While our literature survey has emphasized circadian factors that affect psychological and sleep disturbances, and non-drug treatment approaches that normalize the daily cycle, there is an explosion of research on medical applications that very possibly will transform how doctors diagnose illness and manage treatment, with less reliance on conventional medication, or with significant dose reduction and minimization of adverse effects. Again, it boils down to determination of the effects of disrupted or displaced circadian rhythms as a major pathogenic agent.
The immune system itself is modulated by the inner clock, and is compromised when clockwork goes awry. Cancer cells proliferate on a circadian cycle, and interventions can be optimized with appropriately timed treatment. Circadian misalignment is a distinct precursor to diabetes. The list goes on and on, as you will see by checking (and reading) our references.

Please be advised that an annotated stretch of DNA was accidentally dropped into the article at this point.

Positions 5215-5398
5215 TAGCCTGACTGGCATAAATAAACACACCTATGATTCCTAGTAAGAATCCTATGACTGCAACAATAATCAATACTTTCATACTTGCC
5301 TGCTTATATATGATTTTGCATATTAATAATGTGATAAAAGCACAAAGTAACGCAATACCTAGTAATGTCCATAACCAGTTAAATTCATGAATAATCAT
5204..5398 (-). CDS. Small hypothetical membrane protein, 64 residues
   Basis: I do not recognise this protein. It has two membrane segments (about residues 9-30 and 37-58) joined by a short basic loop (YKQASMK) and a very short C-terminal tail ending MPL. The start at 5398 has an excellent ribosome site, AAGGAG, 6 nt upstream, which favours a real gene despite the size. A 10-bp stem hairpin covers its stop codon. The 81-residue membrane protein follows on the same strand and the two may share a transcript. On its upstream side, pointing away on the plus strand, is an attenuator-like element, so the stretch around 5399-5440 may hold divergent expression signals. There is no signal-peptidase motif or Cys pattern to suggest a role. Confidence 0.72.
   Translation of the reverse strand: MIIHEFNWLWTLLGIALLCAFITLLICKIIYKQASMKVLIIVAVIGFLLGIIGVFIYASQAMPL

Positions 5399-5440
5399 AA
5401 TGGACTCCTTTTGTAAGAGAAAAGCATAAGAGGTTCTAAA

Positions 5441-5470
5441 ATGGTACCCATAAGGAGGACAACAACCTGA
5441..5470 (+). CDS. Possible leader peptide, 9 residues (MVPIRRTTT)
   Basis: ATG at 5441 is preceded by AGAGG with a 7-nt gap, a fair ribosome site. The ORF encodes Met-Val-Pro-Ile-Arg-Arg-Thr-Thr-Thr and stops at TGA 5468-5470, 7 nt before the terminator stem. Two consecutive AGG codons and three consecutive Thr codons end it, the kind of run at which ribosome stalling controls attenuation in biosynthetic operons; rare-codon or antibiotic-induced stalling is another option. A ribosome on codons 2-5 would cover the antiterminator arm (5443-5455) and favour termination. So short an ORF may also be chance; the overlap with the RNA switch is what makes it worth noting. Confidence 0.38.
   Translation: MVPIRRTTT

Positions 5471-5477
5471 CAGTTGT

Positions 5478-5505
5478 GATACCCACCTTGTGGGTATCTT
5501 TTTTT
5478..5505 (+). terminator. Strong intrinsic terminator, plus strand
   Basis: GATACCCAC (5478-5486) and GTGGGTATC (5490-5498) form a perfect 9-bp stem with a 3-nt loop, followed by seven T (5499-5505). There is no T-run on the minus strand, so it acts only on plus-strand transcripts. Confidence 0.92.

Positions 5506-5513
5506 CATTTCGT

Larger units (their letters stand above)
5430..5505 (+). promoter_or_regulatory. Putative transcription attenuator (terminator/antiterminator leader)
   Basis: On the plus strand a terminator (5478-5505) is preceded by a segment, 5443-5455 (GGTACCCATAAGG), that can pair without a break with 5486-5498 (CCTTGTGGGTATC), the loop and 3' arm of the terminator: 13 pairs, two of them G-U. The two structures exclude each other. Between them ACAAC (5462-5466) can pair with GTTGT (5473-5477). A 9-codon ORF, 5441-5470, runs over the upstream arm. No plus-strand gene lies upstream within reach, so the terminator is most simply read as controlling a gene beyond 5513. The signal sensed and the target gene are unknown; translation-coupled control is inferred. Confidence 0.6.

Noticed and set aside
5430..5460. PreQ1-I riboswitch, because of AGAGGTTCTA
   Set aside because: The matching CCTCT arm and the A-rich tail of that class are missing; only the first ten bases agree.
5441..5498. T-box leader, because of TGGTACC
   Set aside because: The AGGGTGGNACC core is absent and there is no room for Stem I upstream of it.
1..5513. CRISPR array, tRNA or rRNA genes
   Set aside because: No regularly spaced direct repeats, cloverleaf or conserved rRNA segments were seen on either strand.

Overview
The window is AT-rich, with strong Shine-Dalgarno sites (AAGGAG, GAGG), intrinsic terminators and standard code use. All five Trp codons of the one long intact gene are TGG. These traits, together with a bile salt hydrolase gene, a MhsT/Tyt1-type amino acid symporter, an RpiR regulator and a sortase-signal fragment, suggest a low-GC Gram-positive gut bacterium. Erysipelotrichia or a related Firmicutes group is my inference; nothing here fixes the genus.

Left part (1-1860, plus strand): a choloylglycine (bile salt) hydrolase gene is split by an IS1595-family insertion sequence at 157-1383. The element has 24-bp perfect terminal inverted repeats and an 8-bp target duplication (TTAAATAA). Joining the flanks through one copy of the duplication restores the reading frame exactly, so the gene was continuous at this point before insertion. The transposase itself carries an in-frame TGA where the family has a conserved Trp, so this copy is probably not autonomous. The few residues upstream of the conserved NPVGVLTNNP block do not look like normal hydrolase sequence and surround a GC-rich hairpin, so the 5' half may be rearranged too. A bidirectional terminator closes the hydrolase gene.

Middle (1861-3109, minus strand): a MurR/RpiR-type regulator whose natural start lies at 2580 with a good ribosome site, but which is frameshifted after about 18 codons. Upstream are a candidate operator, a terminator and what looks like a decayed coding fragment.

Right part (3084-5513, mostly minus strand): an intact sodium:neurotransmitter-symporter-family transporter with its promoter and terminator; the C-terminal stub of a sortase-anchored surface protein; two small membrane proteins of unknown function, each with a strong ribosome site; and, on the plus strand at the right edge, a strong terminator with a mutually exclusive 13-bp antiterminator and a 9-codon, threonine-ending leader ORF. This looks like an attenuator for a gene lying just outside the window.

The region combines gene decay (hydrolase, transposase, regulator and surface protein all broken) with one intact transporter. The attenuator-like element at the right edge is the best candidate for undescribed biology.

Our underlying message is that the armamentarium of chronotherapy—light therapy, light protection, wake therapy, melatonin administration (all of these time-anchored to an individual’s chronotype, rather than the clock on the wall)—is in the cards for supplementation or even substitution for conventional medical therapeutics.
Turek F, Zee P (eds.). Regulation of Sleep and Circadian Rhythms. Boca Raton, Florida, CRC Press, 1999
Smolensky M, Lamberg L. The Body Clock Guide to Better Health: How to Use your Body’s Natural Clock to Fight Illness and Achieve Maximum Health. New York, Holt, 2001